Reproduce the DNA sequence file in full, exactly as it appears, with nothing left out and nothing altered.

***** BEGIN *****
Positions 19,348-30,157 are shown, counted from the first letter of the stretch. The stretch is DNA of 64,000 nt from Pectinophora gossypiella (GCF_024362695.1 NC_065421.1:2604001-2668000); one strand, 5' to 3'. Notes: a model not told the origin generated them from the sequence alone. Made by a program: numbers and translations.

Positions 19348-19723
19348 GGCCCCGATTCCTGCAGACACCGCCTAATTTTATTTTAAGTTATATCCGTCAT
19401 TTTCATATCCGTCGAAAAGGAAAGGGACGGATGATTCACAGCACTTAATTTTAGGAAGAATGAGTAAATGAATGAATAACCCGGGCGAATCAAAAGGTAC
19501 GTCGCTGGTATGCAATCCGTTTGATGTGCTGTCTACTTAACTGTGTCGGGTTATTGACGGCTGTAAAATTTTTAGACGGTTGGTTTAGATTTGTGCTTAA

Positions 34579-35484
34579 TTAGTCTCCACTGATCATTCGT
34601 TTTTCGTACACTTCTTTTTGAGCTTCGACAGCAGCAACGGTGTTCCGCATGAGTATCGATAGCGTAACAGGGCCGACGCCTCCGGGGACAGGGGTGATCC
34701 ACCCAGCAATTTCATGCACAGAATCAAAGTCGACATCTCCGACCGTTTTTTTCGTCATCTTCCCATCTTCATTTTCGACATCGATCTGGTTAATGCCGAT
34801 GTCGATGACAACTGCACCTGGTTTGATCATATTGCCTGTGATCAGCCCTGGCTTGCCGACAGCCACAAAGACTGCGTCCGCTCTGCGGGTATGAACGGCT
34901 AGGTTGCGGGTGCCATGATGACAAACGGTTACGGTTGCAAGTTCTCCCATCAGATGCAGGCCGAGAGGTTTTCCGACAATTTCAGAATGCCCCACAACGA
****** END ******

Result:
Positions 19,348-30,157 are shown, counted from the first letter of the stretch. The stretch is DNA of 64,000 nt from Pectinophora gossypiella (GCF_024362695.1 NC_065421.1:2604001-2668000); one strand, 5' to 3'. Notes: a model not told the origin generated them from the sequence alone. Made by a program: numbers and translations.

Positions 19348-19723
19348 GGCCCCGATTCCTGCAGACACCGCCTAATTTTATTTTAAGTTATATCCGTCAT
19401 TTTCATATCCGTCGAAAAGGAAAGGGACGGATGATTCACAGCACTTAATTTTAGGAAGAATGAGTAAATGAATGAATAACCCGGGCGAATCAAAAGGTAC
19501 GTCGCTGGTATGCAATCCGTTTGATGTGCTGTCTACTTAACTGTGTCGGGTTATTGACGGCTGTAAAATTTTTAGACGGTTGGTTTAGATTTGTGCTTAA

Positions 34579-35484
34579 TTAGTCTCCACTGATCATTCGT
34601 TTTTCGTACACTTCTTTTTGAGCTTCGACAGCAGCAACGGTGTTCCGCATGAGTATCGATAGCGTAACAGGGCCGACGCCTCCGGGGACAGGGGTGATCC
34701 ACCCAGCAATTTCATGCACAGAATCAAAGTCGACATCTCCGACCGTTTTTTTCGTCATCTTCCCATCTTCATTTTCGACATCGATCTGGTTAATGCCGAT
34801 GTCGATGACAACTGCACCTGGTTTGATCATATTGCCTGTGATCAGCCCTGGCTTGCCGACAGCCACAAAGACTGCGTCCGCTCTGCGGGTATGAACGGCT
34901 AGGTTGCGGGTGCCATGATGACAAACGGTTACGGTTGCAAGTTCTCCCATCAGATGCAGGCCGAGAGGTTTTCCGACAATTTCAGAATGCCCCACAACGA